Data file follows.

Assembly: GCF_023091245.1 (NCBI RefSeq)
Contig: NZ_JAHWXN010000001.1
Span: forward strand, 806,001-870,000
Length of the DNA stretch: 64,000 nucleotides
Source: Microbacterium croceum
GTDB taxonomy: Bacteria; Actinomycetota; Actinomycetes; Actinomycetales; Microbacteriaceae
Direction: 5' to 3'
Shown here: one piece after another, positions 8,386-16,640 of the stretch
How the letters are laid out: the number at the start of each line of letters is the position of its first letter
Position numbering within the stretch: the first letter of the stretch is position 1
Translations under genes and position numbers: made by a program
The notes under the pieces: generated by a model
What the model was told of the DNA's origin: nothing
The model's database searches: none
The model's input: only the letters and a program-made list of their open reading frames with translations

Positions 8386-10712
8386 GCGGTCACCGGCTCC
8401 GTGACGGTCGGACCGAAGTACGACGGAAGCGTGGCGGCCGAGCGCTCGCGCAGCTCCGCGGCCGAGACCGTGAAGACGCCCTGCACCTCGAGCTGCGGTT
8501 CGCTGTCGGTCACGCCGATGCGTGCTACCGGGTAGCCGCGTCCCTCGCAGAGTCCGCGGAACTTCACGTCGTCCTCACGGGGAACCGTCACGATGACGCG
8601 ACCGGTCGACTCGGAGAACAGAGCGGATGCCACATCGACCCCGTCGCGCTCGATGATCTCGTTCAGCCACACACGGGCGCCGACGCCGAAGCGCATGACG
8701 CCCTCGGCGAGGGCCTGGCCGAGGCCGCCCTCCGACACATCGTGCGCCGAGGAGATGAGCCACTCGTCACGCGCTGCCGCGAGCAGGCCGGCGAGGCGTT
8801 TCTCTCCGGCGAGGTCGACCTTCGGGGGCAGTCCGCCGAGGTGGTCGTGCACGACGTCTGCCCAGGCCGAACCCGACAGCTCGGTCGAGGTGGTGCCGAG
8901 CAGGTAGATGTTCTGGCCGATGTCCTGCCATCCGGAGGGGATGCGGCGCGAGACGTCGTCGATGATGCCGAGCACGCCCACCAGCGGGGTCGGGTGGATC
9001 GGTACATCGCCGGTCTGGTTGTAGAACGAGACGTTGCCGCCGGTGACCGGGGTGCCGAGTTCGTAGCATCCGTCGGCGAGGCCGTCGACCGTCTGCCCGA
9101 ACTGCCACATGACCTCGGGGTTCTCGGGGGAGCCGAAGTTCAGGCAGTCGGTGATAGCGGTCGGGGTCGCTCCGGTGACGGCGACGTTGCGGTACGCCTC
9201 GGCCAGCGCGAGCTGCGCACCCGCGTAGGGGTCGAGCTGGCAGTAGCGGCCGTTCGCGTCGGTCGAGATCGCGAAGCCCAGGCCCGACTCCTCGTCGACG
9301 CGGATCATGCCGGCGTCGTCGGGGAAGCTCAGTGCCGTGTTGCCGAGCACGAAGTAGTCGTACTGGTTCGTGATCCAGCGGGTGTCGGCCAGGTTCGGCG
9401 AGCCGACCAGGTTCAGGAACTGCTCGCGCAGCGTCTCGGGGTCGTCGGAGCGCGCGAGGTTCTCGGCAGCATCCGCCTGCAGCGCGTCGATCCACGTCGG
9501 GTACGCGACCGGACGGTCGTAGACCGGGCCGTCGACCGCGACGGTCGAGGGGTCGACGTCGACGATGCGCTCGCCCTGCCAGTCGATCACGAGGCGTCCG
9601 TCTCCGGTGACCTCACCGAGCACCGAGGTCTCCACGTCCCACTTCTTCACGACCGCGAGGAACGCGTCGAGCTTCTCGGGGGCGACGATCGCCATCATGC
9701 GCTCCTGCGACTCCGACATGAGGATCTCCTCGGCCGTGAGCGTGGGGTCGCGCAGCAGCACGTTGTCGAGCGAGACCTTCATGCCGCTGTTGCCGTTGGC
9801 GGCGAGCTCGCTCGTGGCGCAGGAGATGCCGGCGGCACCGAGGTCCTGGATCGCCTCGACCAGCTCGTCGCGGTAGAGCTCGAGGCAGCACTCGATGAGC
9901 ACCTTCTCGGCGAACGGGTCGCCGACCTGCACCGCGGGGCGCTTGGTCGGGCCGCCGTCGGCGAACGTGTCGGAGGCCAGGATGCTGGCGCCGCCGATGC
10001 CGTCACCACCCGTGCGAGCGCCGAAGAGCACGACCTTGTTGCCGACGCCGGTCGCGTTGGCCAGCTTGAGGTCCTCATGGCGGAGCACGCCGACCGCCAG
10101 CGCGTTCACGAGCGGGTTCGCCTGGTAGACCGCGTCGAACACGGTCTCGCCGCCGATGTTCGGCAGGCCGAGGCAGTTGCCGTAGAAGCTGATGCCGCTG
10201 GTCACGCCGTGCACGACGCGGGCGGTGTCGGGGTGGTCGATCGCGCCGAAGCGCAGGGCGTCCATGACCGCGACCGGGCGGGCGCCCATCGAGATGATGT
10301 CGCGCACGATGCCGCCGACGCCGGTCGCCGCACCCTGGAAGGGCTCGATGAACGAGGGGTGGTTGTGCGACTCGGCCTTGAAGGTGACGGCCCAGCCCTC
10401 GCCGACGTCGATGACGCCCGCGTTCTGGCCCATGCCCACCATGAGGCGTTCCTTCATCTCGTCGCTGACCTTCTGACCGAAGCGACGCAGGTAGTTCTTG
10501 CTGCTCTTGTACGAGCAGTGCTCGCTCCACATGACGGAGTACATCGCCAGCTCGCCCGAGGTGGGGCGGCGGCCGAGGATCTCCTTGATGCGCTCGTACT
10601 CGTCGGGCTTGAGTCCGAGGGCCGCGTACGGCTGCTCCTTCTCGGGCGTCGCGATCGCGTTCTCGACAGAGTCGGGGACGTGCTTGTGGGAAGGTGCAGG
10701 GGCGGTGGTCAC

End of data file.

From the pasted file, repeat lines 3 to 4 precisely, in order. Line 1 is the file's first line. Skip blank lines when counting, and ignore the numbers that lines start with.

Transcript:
Span: forward strand, 806,001-870,000
Length of the DNA stretch: 64,000 nucleotides